Default removal: how long to wait until applying for credit card?

Hi, this may be a silly question or even covered somewhere else but I couldn't find it on my lunch break so quickly asking!

I have a overdraft default but knew 6 years was nearly up and have confirmed with Experian that it's due to be removed the 24th July, yippee!

This is my only bad mark and I have some accounts with 4 - 5 years of good records like my mobile phone bill. I applied and got a Capital One credit card 14 months ago now to improve my credit score, and while I've paid at least the minimum back each month I have build up debt a bit higher than I'd have wanted to due to a spell of unemployment.

With my default being removed soon and my credit report should be looking clean I'm wanting to get another credit card with 0% balance transfer and save the interest.

I just want to know if technically I can do this the day after my default has been removed and they won't see a trace of it (I won't actually do this!) or if there is a recommended time someone should wait after a default removal before applying for credit.

Thanks!

Replies

  • fermifermi Forumite
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    In theory Experian remove the entries at midnight at the end of the day which is the 6 year anniversary, and lenders checking should not see them after that point.

    Other CRAs may be more tardy.
    Free/impartial debt advice: National Debtline | StepChange Debt Charity | Find your local CAB

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  • chanz4chanz4 Forumite
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    Equifax takes about a week
    Don't put your trust into an Experian score - it is not a number any bank will ever use & it is generally a waste of money to purchase it. They are also selling you insurance you dont need.
  • ThrugelmirThrugelmir Forumite
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    JunkUtopia wrote: »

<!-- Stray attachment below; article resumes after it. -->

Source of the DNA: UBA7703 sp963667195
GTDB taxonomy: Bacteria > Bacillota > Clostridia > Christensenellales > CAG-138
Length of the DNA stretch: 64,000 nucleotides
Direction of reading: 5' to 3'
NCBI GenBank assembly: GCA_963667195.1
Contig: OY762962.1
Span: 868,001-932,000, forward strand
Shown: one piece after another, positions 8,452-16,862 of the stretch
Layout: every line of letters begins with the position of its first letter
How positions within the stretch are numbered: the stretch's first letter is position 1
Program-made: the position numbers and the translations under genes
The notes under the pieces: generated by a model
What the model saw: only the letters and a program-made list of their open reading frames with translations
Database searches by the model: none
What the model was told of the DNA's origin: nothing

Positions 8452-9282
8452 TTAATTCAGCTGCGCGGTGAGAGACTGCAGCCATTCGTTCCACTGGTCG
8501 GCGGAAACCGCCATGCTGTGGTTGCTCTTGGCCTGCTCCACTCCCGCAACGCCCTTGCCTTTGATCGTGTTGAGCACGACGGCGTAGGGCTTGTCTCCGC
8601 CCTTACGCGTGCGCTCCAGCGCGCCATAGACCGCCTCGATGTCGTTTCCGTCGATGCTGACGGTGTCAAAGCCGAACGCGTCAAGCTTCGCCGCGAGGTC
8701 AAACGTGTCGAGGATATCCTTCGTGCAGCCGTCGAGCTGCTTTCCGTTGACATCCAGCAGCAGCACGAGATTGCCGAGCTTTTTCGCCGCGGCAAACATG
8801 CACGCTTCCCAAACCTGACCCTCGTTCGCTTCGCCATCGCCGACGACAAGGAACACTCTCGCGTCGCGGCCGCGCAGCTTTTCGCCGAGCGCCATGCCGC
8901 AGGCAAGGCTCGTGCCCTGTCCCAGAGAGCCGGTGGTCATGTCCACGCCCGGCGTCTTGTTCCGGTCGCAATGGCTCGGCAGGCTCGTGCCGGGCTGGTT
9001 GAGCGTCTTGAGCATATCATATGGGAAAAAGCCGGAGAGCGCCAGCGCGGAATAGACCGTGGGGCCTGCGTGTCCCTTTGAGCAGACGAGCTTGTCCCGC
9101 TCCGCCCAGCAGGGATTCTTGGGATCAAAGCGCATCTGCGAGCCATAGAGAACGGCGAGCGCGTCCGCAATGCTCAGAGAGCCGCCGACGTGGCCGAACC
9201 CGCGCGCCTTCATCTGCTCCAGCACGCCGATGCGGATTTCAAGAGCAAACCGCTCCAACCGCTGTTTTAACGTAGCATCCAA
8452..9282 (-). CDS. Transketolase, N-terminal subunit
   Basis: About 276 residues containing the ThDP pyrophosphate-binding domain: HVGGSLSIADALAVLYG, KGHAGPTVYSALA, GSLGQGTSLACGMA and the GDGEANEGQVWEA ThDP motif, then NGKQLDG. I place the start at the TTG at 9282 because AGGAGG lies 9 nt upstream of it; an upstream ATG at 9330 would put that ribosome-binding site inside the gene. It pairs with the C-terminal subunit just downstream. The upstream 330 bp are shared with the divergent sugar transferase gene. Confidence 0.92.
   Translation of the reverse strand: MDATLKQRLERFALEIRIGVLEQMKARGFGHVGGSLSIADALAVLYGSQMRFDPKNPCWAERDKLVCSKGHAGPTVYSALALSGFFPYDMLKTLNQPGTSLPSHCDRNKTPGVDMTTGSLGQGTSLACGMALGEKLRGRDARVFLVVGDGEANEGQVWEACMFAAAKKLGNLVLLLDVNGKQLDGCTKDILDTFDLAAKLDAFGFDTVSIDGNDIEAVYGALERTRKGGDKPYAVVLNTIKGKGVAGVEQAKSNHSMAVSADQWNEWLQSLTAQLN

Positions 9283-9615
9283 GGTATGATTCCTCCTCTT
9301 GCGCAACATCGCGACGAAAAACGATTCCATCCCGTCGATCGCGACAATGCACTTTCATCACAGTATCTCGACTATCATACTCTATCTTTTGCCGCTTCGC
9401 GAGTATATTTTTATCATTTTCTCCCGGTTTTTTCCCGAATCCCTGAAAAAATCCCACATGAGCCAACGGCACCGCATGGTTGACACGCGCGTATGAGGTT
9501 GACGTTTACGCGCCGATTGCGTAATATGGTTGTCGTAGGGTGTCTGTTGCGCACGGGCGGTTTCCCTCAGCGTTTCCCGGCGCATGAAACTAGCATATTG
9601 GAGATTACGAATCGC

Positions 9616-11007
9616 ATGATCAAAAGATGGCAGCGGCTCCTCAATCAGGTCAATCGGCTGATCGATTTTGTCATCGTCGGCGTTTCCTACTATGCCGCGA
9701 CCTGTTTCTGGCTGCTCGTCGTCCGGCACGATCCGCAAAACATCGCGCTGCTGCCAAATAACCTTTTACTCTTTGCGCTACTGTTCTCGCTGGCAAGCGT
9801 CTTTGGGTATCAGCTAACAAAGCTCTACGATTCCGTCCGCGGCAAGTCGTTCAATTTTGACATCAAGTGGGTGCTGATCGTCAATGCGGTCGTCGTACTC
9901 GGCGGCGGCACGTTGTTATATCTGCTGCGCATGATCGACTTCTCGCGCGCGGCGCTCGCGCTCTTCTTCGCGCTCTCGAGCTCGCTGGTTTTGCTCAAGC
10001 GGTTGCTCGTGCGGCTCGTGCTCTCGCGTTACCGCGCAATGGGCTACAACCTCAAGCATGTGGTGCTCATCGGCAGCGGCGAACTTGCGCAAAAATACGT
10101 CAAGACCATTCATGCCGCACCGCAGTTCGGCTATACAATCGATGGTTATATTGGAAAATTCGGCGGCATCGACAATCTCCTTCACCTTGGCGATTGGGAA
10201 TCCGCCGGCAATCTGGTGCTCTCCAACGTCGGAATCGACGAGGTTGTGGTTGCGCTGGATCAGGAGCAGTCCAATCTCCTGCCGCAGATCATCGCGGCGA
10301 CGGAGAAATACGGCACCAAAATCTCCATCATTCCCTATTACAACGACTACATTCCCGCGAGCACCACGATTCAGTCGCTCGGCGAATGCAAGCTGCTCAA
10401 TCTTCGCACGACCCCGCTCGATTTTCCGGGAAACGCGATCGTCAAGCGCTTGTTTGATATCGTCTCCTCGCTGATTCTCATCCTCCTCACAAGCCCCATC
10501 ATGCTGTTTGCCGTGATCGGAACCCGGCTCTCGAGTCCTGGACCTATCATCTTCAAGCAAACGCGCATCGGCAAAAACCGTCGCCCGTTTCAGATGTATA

I applied and got a Capital One credit card 14 months ago now to improve my credit score, and while I've paid at least the minimum back each month I have build up debt a bit higher than I'd have wanted to due to a spell of unemployment.

    Hopefully you've now learnt your lesson. Borrowing money per se does not guarantee a good credit rating.
    Real insurance claim quote : -

    "Going to work at 7am this morning I drove out of my drive straight into a bus. The bus was 5 minutes early.".
  • JunkUtopiaJunkUtopia Forumite
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    Thank you to the two who answered my question.
    Thrugelmir wrote: »
    Hopefully you've now learnt your lesson. Borrowing money per se does not guarantee a good credit rating.

    Tbh all the sites show my credit rating has dramatically improved since having this credit card and I wouldn't have got it (or been able too) if I wasn't in a stable situation at the time, if I constantly thought that redundancy from nowhere could happen then I'd never spend a penny on anything.

    It's not like I owe ten grand and have no chance of paying it back, I'm just thinking I may as well take advantage of the balance transfer now thats a option for me.
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